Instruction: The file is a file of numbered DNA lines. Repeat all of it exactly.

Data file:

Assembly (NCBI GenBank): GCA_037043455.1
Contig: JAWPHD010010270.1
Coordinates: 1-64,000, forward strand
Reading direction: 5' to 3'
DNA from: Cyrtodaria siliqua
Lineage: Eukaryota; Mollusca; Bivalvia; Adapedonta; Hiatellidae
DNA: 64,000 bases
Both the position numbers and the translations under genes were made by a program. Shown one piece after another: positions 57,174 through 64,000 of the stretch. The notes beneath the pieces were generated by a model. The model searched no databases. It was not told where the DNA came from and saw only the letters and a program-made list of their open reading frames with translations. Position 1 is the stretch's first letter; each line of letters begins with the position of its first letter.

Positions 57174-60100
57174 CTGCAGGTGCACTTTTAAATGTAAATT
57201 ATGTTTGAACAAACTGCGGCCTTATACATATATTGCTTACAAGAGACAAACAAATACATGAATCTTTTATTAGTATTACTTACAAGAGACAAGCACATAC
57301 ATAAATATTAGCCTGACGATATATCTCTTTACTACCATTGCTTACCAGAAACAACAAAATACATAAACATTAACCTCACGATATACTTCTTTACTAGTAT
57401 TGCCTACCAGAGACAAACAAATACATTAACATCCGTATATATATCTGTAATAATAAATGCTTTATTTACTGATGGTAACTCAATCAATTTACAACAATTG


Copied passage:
Assembly (NCBI GenBank): GCA_037043455.1
Contig: JAWPHD010010270.1
Coordinates: 1-64,000, forward strand
Reading direction: 5' to 3'
DNA from: Cyrtodaria siliqua
Lineage: Eukaryota; Mollusca; Bivalvia; Adapedonta; Hiatellidae
DNA: 64,000 bases
Both the position numbers and the translations under genes were made by a program. Shown one piece after another: positions 57,174 through 64,000 of the stretch. The notes beneath the pieces were generated by a model. The model searched no databases. It was not told where the DNA came from and saw only the letters and a program-made list of their open reading frames with translations. Position 1 is the stretch's first letter; each line of letters begins with the position of its first letter.

Positions 57174-60100
57174 CTGCAGGTGCACTTTTAAATGTAAATT
57201 ATGTTTGAACAAACTGCGGCCTTATACATATATTGCTTACAAGAGACAAACAAATACATGAATCTTTTATTAGTATTACTTACAAGAGACAAGCACATAC
57301 ATAAATATTAGCCTGACGATATATCTCTTTACTACCATTGCTTACCAGAAACAACAAAATACATAAACATTAACCTCACGATATACTTCTTTACTAGTAT
57401 TGCCTACCAGAGACAAACAAATACATTAACATCCGTATATATATCTGTAATAATAAATGCTTTATTTACTGATGGTAACTCAATCAATTTACAACAATTG